Despite the odes to Pather Panchali in the details, with Dostojee, Chatterjee stands out as an original new voice from Bengali cinema. This is a film that is lyrical, rooted in contemporary reality and determined to be hopeful. Chatterjee has drawn out charming performances from his child actors and his directorial vision pieces together a portrait of a village in Bengal in beautiful detail — there’s a tea stall where everyone gathers; the cycle repairman is an Amitabh Bachchan fan; a broken kite feels like the end of the world; two boys fight and make up; mango orchards, with their snaking branches and shadows, offer shelter; the women toil in their homes. When tendrils of politics from the world beyond sneak into this village, we see the first hints of its idyll being disrupted. Palash’s father is the local priest and at one point, he says he’ll have to go through the scriptures to learn what are the rituals of worshipping Rama. “Rama worship was never prevalent in these areas,” he says to his wife. Not that anyone can blame a director for choosing not to explore such issues in contemporary India, but the film is less rich for Chatterjee’s decision to not explore this sub-plot further. Palash and Safikul’s friendship is at the heart of the film and when it stands as a contrast to and bulwark against communal anxieties and prejudices, Dostojee feels most moving. When the external politics recede from view, the story takes a sharp turn towards the personal and everything falters. The boys’ friendship is impacted not by the actions of men, but by a random act of God, which feels contrived despite its emotional consequences. The second half of Dostojee lacks tightness and becomes uneven as it teeters dangerously towards sentimentality. Punctured by unnatural, drawn-out silences and a stillness that feels laboured, the film’s exploration of grief feels mired in stereotypes.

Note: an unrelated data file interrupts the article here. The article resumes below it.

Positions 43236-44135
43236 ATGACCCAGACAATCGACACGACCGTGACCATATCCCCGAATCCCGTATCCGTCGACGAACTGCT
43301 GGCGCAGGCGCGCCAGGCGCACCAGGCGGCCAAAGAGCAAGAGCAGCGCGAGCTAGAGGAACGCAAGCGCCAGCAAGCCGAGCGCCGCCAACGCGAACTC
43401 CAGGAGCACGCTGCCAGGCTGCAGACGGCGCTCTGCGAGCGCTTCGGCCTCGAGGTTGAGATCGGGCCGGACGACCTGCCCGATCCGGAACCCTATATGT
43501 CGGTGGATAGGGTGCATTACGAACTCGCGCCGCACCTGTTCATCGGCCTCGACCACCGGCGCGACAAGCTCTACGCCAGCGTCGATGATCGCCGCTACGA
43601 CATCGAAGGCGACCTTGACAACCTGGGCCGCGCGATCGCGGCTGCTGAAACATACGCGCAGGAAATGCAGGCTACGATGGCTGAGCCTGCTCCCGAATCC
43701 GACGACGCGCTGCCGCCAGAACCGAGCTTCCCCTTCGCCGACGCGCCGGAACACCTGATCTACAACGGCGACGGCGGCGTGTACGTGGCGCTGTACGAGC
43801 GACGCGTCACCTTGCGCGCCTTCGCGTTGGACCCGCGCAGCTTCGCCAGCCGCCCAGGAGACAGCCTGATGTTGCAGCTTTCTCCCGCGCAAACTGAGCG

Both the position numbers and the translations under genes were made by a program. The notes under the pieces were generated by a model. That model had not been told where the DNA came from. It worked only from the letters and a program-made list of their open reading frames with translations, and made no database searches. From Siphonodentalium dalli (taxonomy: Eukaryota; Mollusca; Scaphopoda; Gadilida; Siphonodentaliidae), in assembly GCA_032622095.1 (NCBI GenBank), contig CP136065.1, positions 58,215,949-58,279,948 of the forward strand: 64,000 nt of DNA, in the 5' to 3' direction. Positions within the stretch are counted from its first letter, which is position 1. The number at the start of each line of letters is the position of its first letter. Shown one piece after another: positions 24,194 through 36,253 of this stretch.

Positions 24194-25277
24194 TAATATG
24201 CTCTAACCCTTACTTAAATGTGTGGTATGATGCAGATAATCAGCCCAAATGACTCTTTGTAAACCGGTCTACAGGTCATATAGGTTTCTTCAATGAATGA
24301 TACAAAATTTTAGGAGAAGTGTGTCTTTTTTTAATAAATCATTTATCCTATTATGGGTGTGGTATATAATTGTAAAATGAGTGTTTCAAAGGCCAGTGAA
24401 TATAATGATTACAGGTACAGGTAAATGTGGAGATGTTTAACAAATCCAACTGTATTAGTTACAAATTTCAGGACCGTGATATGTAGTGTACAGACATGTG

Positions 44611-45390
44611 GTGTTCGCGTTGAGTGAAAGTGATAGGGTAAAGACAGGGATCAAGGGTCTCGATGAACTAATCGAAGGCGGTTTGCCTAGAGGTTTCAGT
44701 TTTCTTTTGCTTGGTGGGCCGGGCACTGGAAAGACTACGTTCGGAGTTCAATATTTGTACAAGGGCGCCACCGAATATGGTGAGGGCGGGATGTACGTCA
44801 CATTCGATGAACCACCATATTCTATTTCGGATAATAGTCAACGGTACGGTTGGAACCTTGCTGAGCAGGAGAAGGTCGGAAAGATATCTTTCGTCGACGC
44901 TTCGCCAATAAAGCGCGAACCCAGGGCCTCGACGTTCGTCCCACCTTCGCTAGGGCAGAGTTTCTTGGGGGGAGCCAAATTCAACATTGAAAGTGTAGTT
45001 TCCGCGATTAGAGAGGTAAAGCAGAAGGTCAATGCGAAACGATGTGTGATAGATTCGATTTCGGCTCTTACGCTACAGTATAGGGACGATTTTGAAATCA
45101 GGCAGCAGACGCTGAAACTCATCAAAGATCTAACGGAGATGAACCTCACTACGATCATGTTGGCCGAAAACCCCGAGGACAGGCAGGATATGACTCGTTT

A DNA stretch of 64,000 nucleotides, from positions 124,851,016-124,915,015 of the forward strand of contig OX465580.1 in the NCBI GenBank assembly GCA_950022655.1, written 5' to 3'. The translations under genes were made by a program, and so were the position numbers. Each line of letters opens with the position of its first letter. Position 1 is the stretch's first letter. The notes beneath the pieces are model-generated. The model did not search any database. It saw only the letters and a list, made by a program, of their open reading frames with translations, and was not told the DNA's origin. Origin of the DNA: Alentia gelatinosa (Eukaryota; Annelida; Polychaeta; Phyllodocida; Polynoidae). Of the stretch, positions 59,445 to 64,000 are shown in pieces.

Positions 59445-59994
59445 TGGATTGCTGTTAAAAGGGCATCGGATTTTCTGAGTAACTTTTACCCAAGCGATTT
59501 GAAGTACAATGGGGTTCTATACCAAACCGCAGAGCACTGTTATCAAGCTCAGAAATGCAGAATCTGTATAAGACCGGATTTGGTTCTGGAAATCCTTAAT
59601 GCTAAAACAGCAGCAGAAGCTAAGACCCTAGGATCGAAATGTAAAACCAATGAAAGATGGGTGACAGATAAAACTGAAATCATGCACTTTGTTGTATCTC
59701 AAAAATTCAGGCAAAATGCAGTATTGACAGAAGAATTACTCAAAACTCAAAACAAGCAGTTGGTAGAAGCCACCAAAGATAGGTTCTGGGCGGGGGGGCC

Child protagonists seem to be Indian cinema’s go-to device as the social circumstances around us become more toxic and riddled with anxieties. The courage, innocence and resilience of youth is the only lens through which optimism seems possible. While celebrating the power of friendship, Dostojee is also a reminder that no matter what one’s age is, growing up comes at a cost.